Regarding precautions, there are several important considerations when using posaconazole:
- If you have any allergies, especially to sulfites or other substances in mitoxantrone injection, tell your doctor and pharmacist right away. For a list of the ingredients, ask your pharmacist.
- Inform your doctor and pharmacist about any additional prescription and over-the-counter medications, vitamins, herbal items, nutritional supplements, and any drugs you are now taking or intend to take. Include the drugs that are listed in the IMPORTANT WARNING section. Your doctor might need to adjust your medication doses or keep a close eye out for any negative side effects.
- Inform your physician about any liver illness, anemia (lower-than-normal levels of red blood cells in the blood), or blood coagulation issues you currently have or have ever had.
- If you are pregnant or plan to become pregnant, notify your doctor. While taking mitoxantrone injection, you shouldn’t get pregnant. Consult your physician about reliable birth control options you can use while undergoing therapy. Call your doctor right away if you find out you’re pregnant while taking mitoxantrone injection. The fetus could suffer from the infusion of mitoxantrone. Even if you are on birth control, your doctor should do a pregnancy test on you prior to each mitoxantrone injectable treatment if you are using it to treat MS. Before beginning each treatment, you must have a pregnancy test that is negative.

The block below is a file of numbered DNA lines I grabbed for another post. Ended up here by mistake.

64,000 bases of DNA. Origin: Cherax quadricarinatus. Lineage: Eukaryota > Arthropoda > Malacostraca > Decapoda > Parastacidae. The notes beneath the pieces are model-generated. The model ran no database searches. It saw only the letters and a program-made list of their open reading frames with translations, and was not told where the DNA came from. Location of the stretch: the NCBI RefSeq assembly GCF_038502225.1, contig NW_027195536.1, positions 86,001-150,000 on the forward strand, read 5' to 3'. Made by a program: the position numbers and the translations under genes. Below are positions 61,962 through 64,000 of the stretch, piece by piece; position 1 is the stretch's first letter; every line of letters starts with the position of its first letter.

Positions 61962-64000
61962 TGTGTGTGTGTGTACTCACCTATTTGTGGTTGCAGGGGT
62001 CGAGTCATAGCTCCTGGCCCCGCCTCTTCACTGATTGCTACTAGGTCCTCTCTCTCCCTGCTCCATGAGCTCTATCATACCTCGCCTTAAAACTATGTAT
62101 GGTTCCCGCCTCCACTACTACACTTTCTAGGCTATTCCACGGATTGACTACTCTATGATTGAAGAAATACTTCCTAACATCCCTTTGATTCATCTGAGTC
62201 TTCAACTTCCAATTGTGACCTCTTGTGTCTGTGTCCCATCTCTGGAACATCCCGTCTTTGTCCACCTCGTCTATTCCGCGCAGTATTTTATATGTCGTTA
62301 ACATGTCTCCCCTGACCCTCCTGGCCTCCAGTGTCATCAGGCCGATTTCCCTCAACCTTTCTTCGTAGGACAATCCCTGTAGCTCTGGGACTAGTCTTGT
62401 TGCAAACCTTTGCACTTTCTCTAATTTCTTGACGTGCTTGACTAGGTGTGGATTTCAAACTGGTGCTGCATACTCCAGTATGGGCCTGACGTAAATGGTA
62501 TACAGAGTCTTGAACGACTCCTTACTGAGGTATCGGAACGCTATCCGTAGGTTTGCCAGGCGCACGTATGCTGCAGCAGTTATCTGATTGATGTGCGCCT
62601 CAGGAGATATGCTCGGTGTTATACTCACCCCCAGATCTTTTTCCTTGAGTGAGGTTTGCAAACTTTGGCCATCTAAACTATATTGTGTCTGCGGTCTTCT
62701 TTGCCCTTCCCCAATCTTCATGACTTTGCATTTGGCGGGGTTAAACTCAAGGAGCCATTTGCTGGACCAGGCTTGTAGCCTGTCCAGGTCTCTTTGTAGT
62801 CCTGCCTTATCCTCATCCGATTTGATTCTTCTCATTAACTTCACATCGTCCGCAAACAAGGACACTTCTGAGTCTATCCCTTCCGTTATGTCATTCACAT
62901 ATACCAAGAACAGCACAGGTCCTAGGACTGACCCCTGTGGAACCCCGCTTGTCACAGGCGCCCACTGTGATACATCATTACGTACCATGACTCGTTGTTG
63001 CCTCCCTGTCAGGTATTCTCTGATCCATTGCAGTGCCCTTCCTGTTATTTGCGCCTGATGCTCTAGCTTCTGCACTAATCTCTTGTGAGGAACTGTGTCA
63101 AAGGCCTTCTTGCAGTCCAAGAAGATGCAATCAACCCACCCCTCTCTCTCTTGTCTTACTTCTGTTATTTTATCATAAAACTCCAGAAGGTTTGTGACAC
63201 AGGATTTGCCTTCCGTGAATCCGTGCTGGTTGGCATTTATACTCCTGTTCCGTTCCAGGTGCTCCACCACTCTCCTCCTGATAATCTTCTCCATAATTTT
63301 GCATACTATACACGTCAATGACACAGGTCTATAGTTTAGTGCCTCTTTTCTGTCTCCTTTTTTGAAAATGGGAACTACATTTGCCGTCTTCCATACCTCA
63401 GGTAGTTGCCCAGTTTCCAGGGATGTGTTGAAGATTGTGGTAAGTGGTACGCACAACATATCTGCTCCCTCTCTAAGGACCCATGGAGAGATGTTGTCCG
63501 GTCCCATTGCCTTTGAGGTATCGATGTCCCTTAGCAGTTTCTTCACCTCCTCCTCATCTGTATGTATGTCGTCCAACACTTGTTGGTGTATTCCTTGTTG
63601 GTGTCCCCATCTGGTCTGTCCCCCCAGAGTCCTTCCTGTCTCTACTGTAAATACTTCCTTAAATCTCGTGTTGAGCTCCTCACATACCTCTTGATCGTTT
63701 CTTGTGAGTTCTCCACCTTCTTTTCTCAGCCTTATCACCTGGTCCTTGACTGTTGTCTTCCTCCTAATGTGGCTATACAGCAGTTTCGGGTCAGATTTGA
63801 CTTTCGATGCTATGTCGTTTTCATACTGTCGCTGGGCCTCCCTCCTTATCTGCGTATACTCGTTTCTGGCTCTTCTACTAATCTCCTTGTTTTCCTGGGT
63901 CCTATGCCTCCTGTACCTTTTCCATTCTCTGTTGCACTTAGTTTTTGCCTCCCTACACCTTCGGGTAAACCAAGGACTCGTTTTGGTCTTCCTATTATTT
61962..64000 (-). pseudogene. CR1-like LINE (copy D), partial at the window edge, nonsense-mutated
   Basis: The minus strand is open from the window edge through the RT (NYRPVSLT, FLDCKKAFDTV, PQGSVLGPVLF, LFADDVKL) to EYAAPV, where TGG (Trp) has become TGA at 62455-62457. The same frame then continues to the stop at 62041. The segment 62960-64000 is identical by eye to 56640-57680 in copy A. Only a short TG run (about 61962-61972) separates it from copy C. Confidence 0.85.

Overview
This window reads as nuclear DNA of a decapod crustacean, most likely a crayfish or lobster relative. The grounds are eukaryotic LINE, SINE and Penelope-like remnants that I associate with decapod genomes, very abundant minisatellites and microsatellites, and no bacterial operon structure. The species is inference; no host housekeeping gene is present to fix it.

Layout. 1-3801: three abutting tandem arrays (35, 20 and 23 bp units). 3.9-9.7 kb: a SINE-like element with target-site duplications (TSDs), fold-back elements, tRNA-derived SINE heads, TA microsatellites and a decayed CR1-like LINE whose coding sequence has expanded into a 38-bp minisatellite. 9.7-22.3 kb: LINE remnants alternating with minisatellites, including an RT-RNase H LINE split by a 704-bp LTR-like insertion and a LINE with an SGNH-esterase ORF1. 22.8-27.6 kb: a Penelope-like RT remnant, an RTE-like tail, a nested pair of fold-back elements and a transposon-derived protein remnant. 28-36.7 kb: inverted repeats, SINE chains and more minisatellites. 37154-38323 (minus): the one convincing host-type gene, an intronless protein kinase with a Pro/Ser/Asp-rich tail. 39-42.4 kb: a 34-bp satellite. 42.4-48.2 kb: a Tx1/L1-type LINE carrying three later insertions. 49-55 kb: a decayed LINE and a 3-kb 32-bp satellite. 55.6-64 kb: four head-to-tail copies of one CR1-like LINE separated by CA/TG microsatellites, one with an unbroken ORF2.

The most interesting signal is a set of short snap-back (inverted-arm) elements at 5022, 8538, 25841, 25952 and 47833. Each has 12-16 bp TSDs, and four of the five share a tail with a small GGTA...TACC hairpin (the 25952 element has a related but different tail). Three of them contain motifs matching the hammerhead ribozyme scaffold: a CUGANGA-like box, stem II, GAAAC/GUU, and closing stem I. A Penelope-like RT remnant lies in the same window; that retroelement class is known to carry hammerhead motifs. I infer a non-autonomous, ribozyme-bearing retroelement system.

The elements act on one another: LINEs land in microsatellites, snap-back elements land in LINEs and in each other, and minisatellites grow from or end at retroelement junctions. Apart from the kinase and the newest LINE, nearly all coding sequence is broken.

- If you are nursing a child, notify your doctor. While using the mitoxantrone injection, avoid breastfeeding.
- Inform your surgeon or dentist that you are using mitoxantrone injection if you are having surgery, including dental surgery.
- You should be aware that each dose of mitoxantrone injection is a dark blue color, and that this coloration may last for a few days and affect the whites of your eyes. Approximately 24 hours after receiving a dose, it may also cause your urine to turn blue-green in color.
Always follow your healthcare provider’s instructions, including dosage, frequency, and duration of treatment. If you have any specific concerns or questions about using posaconazole, consult with your healthcare provider or pharmacist for personalized advice based on your individual situation.
What special dietary instructions should I follow?
Maintain your regular diet unless your doctor instructs you otherwise.
What should I do if I forget a dose?
If you need a dosage of mitoxantrone injection but are unable to keep a scheduled appointment, call your doctor right once.
What side effects can this medication cause?